As a member of the Daring Bakers, this time of the month comes around all too fast. There are some members who, consummate professional bakers to the last, spend the month perfecting the allocated recipe. The finished article looks (and no doubt tastes) stunning.
I am not like this. I started my cake on Thursday Night and, not realising that I would spend most of Saturday incapacitated by a mini-migraine, am now left with a partially finished cake in the refrigerator.
Not to worry. Brilynn of Jumbo Empanadas, who chose this month’s recipe (a Martha Stewart recipe no less), was canny and selected a cake that can be made over several days. And thank goodness for this.
Darkest Chocolate Crepe Cake is not a cake to be taken lightly. I have wanted to make a crepe cake since I read about one in an old issue of Saveur magazine. I lusted after the wafer thin layers, sandwiched together with a delicate cream. Brilynns recipe takes that delicate cake to the next plateau. Imagine this: over 30 pancakes made with melted chocolate, heightened with a Nutella cream that contains no less than one and a half UK size packs of butter. And if that wasn’t overindulgence enough, the whole cake is then drenched in a dark chocolate glaze to give it Maybelline Lipgloss mirror shine. Finally, we are expected to exert our sugar art skills by decorating this black beauty with hazelnuts dipped in molten sugar, a 3 inch fragile spear of bronzed caramel extended upwards from the nut.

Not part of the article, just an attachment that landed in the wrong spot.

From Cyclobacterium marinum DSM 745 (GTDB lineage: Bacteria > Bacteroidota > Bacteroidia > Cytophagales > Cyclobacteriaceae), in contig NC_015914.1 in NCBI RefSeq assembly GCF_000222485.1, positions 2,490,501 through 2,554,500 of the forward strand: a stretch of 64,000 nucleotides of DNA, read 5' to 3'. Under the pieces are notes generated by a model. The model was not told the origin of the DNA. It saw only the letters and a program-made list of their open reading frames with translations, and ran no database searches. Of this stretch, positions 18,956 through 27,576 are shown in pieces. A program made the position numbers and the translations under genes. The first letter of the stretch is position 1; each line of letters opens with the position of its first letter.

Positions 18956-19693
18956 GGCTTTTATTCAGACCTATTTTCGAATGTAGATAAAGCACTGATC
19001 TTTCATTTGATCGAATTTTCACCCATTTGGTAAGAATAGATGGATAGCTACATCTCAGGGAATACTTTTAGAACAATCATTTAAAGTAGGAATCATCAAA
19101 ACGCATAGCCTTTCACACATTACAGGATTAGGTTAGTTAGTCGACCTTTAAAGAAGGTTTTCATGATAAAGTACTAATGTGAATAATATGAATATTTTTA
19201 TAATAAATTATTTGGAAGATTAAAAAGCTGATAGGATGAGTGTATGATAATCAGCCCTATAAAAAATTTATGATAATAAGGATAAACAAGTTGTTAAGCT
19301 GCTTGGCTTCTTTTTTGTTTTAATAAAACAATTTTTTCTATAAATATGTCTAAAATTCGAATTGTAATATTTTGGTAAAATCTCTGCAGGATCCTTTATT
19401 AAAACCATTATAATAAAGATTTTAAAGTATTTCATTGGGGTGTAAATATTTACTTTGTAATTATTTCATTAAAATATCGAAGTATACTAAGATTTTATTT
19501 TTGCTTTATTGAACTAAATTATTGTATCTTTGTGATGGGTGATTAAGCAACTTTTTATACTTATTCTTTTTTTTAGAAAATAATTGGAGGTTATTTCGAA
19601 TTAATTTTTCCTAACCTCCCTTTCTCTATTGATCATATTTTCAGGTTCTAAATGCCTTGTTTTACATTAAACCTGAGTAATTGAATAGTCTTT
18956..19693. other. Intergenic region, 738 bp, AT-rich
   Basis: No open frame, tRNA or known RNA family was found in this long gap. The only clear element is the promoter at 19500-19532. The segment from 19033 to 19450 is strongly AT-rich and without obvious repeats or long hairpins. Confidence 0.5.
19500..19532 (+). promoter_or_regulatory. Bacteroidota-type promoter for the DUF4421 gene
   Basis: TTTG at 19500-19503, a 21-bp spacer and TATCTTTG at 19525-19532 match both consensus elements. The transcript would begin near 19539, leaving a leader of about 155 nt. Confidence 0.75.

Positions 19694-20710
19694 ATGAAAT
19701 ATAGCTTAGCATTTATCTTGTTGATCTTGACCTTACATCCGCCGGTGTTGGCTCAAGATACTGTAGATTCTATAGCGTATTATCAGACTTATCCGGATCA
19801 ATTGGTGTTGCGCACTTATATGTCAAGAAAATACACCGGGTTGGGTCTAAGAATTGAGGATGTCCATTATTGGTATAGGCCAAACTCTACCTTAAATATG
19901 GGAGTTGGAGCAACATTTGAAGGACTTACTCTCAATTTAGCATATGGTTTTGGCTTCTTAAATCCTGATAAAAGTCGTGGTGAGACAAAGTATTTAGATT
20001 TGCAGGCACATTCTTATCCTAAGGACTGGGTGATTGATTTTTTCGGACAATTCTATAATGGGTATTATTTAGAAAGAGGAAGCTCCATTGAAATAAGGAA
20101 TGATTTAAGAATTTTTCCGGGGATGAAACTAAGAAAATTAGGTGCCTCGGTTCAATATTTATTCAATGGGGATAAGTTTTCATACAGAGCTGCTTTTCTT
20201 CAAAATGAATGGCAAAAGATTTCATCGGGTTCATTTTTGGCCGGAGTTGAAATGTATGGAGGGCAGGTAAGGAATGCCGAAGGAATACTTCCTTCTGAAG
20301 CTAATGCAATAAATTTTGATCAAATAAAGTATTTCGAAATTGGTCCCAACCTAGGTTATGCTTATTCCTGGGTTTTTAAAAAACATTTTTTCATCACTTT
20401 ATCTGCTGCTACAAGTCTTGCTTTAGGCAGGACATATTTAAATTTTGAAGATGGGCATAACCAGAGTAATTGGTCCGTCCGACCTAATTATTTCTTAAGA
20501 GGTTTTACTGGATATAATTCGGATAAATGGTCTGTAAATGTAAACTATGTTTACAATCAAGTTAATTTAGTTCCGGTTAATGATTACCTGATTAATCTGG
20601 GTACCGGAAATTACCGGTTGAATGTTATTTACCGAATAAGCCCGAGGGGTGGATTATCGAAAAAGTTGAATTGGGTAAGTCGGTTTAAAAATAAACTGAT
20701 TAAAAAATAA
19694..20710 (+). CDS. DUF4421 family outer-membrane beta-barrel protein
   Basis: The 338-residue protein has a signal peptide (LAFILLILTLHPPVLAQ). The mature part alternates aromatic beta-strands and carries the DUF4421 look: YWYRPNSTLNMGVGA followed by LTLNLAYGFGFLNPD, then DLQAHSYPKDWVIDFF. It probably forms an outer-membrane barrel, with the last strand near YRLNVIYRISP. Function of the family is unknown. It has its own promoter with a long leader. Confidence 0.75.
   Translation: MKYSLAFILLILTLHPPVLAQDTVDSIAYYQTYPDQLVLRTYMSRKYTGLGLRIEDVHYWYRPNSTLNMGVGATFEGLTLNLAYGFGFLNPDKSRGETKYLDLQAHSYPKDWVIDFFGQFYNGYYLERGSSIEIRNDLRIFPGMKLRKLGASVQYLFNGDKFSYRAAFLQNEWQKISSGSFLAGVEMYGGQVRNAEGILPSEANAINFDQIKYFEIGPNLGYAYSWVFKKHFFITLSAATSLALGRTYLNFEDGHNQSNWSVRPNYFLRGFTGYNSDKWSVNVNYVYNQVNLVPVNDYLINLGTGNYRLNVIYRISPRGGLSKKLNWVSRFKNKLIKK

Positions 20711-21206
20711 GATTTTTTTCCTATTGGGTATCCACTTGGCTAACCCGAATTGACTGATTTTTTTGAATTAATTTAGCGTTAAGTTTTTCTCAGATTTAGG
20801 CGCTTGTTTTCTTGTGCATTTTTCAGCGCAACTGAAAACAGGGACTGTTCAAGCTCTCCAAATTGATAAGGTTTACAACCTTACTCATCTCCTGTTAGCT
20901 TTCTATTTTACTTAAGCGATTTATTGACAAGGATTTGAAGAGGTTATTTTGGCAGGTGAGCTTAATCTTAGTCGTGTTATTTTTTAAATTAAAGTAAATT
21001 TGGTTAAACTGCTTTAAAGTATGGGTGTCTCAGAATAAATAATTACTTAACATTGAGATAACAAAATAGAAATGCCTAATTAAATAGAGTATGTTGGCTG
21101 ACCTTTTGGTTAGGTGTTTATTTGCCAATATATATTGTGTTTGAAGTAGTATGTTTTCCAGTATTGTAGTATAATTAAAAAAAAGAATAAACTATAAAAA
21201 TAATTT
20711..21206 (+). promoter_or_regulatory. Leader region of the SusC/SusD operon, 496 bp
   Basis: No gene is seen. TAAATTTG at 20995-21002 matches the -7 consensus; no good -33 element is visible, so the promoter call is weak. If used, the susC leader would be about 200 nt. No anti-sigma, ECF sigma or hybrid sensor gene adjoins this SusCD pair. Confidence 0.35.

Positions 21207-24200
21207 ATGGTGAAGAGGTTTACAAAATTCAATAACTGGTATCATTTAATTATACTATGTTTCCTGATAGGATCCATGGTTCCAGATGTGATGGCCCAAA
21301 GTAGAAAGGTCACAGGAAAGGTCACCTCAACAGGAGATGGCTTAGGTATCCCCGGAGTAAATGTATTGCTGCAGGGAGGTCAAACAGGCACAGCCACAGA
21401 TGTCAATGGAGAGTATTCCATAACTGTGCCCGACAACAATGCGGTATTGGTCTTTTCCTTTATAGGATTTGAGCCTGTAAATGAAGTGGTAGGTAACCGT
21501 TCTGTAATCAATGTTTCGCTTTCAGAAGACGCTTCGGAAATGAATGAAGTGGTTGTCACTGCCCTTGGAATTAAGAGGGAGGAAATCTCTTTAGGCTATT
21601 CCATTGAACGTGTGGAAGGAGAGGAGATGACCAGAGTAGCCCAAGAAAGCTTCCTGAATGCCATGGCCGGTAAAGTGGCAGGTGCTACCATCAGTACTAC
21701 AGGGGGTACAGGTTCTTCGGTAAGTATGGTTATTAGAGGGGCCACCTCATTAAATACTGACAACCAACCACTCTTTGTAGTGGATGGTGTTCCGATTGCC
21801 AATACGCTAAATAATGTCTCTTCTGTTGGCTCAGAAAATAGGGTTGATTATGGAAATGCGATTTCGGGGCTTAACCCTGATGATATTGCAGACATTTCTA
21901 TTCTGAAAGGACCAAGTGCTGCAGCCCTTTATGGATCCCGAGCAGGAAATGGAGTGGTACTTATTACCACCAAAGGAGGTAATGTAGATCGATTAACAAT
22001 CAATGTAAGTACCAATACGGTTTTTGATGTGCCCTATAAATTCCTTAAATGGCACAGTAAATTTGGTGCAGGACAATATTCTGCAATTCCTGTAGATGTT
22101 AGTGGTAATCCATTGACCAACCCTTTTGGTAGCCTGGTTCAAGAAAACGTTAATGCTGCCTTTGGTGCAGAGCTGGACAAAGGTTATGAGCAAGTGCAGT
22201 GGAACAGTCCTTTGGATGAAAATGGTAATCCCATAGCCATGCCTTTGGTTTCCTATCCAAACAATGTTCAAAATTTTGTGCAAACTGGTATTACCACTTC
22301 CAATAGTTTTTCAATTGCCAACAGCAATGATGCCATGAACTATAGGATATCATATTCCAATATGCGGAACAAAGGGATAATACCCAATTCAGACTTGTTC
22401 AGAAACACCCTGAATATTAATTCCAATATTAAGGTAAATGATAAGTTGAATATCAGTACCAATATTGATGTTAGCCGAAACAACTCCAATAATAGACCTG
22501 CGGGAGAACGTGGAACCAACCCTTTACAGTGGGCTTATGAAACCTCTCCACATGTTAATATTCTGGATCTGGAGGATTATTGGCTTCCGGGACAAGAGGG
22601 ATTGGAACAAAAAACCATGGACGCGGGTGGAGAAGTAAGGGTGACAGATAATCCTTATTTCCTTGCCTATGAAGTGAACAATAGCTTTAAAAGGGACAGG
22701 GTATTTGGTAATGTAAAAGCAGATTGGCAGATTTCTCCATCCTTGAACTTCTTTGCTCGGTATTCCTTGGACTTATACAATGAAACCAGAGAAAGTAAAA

As I said, Brilynn is not one to do things by half.
Actually, the cake is fairly simple if you follow it step by step and over the course of several days as I have:
Thursday Morning: Make Pancake Batter. Leave to chill until the evening.
Thursday Night: Get Paul to make pancakes. Don’t get me wrong. I tried, I really did. My pancakes just ended up looking like something Ed Gein might have made a lampshade with instead of a delicate, lacy pancake. Not appetising. Paul is a champion pancake maker, even though he is more used to making thick, fluffy buttermilk ones. Fortunately for him, when he moved to the UK, I rapidly introduced him to the frail English pancake (or crepe as it is known everywhere else) so he is well skilled in both types. Can you imagine making about 35 pancakes? It’s really boring. At this point you hope that it’s all worth it.
Friday Night: Make internal icing and layer up cake. The icing is really good although I added extra Nutella (Nutella is now officially a cool and bona fide ingredient and not just something to spread on bread. I have seen it utilised in so many delicious recipes on food blogs in the last few months that it’s just a matter of time before restaurants start serving it too). Realise that a) you forgot to stir the whipped cream into the icing and it still sits in the fridge, looking palely up at you and b) that you don’t have enough cream left to make the external icing. Several expletives escape.
Saturday Morning: Am prepared to glaze the cake at my mums as it is her birthday and this was to be her birthday cake. We go out to eat (see tomorrows post), buy some double cream for the icing on the way. Get back to my mums and realise we have forgotten cake. Also realise that I have the start of a severe migraine probably brought on by the rapeseed pollen and/or heatstroke. I am a delicate flower and wilt with great rapidity in the sun. I also wilt in the cold. I have a strange internal thermostat.